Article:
Find network and information security news, reviews and analysis, covering data protection, privacy, endpoint security, and security management.
  • Moving from Disaster Recovery Planning to Business Continuity

    Posted January 24, 2007 - 12:07 pm

    As the financial industry becomes more dependent on complex technologies, regulators have pressed institutions to pay continuous attention to business continuity.

  • Apple patches security flaw in QuickTime

    Posted January 24, 2007 - 9:56 am

    Apple Inc. has patched a vulnerability in its QuickTime media player. The problem concerns a buffer overflow that can occur when QuickTime processes a RTSP URL, which directs the player to a streaming file and allows a user to play and pause it.
  • By the book: How to prevent a dictionary attack

    Posted January 23, 2007 - 5:09 pm

    If your Web site (or a portion of it) requires a user to login and be authenticated, then the odds are good that a hacker has tried to break into it. Here's why: Hackers are well aware that anything kept under lock and key is probably worth stealing.
  • Windows OneCare update coming worldwide Jan. 30

    Posted January 23, 2007 - 11:28 am

    Microsoft Corp. will begin the international roll-out of its consumer security software on Jan. 30 when it releases a new version of Windows Live OneCare in the U.S. and 16 other countries.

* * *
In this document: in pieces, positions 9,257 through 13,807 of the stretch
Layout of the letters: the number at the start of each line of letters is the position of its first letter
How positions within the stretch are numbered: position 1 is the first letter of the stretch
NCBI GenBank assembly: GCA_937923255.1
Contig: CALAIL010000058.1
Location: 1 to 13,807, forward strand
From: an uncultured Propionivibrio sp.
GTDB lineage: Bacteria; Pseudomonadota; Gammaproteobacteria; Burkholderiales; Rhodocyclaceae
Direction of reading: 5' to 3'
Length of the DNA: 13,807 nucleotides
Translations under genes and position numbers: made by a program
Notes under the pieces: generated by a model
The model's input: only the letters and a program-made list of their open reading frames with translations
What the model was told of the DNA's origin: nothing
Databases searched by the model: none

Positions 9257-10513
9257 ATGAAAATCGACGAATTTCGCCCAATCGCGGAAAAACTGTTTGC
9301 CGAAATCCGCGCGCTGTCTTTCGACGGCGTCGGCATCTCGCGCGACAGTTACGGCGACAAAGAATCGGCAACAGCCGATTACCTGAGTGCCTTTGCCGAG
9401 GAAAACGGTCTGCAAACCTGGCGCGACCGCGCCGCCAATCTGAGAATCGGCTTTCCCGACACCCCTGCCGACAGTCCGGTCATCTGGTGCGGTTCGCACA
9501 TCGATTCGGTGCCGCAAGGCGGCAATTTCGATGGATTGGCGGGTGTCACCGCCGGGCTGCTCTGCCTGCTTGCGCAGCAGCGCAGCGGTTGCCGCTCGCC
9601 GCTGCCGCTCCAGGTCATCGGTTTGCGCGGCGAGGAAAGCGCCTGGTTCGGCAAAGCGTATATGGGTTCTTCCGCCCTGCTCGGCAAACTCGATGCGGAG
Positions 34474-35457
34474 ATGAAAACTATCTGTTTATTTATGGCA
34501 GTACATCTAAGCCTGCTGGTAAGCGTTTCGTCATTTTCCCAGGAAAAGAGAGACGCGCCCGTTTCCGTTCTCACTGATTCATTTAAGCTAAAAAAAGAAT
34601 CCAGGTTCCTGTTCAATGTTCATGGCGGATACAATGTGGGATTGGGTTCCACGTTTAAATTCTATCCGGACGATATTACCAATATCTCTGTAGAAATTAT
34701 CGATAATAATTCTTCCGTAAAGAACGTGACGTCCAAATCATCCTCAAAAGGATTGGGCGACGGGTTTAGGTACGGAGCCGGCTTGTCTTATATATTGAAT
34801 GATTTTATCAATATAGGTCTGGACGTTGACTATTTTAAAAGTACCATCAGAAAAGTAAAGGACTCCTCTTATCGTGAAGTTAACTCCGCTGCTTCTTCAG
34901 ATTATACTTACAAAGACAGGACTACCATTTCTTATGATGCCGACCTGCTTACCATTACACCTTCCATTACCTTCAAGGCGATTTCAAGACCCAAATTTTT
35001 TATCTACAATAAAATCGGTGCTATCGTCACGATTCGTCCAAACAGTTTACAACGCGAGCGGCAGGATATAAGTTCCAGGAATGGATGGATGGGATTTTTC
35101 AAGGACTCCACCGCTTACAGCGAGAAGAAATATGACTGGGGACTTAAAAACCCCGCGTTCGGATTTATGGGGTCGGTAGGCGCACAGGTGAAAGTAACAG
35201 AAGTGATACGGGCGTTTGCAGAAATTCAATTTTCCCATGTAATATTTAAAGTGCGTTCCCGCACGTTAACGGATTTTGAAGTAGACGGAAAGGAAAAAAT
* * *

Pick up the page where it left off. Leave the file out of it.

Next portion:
• Symantec: Storm Trojan worst outbreak since 2005

    Posted January 23, 2007 - 9:33 am

    Malicious software that was sent out in millions of spam messages over the weekend has now infected about 300,000 computers, making it the worst malware outbreak since 2005.
  • Security Tip: Put Skype's security risks into perspective

    Posted January 22, 2007 - 3:20 pm

    Skype tends to bring out the extremes in the security community. They tend to hate Skype or love it. Few stand in the middle.While Skype use can create quite a bit of traffic on the network, and it can allow unmanaged inside to outside communications, it is hardly a high-risk application. The code has proven to be robust, more secure than many of the other chat clients and more worm-resistant than many attackers had hoped. The cryptography surrounding the voice and authentication data seems to have resisted known attacks and is rated by more than a few security researchers as highly effective. A quick check of known vulnerability databases showed only nine issues in total, with only three in the last year. All are patched in current versions.
  • Most organizations fail to manage risks associated with sharing data with third parties

    Posted January 19, 2007 - 5:30 pm